The median hourly wage is $9.77 nationwide for childcare workers, which equates to $20,320 annually. Preschool teachers earn $13.73 hourly, or $28,570 a year, and kindergarten teachers make $25.31 an hour, which is $52,650 a year.

The median hourly wage in the Pensacola metro area is $9.27 for childcare workers, which comes to $19,281 a year, according to the Florida Department of Economic Opportunity. The state median wage is $9.55, or $19,864 a year.

Obviously, money is a serious impediment to improving and expanding early education. It would be a tremendous expense to pay prekindergarten teachers on the same level as K-12 teachers.

But many communities are finding ways to make the investments in children at an early age, and while the costs are high, the returns often are higher.

While the return on such an investment could run as high as $7.20 for every $1 spent, according to research out of the University of Minnesota, the initial outlay would be substantial. Many cities and states that have beefed up preschool programs in recent years have levied new taxes to cover their costs. Obama’s 2013 proposal to spend an additional $75 billion over 10 years to expand preschool access called for a new federal tobacco tax. It died in committee in both houses.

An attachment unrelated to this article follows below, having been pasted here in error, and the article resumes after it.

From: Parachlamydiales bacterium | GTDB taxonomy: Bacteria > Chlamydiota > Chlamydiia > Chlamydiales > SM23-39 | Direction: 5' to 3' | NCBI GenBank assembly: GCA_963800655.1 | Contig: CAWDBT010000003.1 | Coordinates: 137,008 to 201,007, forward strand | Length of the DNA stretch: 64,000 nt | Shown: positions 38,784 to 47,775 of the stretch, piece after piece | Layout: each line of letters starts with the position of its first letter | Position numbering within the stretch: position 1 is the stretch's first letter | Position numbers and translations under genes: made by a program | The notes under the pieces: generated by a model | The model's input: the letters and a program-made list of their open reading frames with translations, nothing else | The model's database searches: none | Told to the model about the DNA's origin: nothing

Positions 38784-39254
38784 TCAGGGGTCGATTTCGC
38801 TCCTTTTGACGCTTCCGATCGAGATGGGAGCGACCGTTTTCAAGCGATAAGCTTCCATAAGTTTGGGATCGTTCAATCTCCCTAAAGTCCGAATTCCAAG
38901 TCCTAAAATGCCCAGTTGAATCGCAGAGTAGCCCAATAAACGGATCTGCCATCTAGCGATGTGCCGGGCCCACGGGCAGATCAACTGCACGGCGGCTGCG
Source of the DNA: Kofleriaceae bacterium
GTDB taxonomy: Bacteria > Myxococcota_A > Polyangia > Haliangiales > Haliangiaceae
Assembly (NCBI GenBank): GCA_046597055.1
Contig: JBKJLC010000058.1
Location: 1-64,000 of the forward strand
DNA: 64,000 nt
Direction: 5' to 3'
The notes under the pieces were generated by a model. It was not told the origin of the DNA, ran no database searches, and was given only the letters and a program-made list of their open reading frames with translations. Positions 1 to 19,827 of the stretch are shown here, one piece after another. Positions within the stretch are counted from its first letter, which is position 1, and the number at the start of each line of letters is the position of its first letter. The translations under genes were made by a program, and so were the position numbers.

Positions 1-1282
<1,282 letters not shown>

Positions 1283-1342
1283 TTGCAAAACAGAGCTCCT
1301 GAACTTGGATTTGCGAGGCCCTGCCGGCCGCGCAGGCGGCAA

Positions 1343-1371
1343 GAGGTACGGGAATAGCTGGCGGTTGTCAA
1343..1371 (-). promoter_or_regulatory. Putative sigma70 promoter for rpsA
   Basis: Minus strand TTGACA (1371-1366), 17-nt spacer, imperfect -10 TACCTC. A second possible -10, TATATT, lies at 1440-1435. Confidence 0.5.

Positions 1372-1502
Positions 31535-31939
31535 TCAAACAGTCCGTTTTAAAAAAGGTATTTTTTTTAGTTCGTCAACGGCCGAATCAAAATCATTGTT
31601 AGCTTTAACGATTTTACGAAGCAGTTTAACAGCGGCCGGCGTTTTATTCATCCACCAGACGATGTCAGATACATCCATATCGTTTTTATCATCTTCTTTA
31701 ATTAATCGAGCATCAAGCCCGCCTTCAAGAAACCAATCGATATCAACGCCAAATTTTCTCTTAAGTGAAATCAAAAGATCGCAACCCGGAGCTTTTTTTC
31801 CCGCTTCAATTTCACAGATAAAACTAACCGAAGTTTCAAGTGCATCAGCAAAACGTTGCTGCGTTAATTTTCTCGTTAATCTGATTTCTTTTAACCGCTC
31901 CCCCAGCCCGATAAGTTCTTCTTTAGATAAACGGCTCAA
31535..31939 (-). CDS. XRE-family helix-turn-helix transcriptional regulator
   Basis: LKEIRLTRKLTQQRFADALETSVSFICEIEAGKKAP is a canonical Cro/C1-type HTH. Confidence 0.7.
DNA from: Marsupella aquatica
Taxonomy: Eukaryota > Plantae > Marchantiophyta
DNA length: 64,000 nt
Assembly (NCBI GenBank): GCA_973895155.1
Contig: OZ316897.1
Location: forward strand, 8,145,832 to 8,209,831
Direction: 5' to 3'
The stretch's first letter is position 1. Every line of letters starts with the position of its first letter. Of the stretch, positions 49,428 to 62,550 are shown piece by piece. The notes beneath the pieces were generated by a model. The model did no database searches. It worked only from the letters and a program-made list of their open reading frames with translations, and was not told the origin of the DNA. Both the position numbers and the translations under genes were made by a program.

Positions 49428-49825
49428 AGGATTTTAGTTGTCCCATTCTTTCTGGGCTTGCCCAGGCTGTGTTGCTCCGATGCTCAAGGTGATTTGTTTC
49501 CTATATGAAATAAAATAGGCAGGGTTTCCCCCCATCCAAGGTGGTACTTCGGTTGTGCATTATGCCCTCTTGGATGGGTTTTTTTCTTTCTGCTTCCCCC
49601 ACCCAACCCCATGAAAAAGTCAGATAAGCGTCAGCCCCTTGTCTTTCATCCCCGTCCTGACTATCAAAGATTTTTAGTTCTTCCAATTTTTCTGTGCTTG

Another and no less important way to reach children often and early is in their homes, or even earlier through visits with expectant mothers.

It has often been said the home is the first school, and parents are the first teachers. Research shows that the relationship children have with their parents and other caregivers are vital to early childhood development. These relationships are the foundation of the approach to promoting child development through home visits.

Assigning nurses or social workers to visit pregnant women at home and help them through pregnancy, childbirth, and the first years of their child’s life has been shown to have enormous positive impact.

A nonprofit in Martin and St. Lucie counties has for nearly two decades conducted a home-visit program for all new parents that focuses on the importance of early brain development

Throughout Northwest Florida are a number of agencies and organizations that offer a variety of voluntary in-home service at no cost to families that qualify.

Home visiting, in fact, is one of many tools used to prevent child abuse and improve child well being by providing education and services in homes through parent education and connection to community resources.

Whether through state, local or federal tax levies, better-paid and trained teachers or more focus on in-home visits, we have to show that early education is a priority that requires our best investment.

It disheartening that in 2012, the Atlantic reports, the U.S. ranked 35th among developed economies in pre-primary- or primary-school enrollment for 3- to 5-year-olds, according to the Organization for Economic Co-operation and Development (OECD), an international economic association.

“I think we value our children less than other nations do,” said Arne Duncan, the former U.S. secretary of education who pushed hard for increased federal investment in early care and education during his seven-year tenure in the Obama administration. “I don’t have an easier or softer or kinder way to say that.”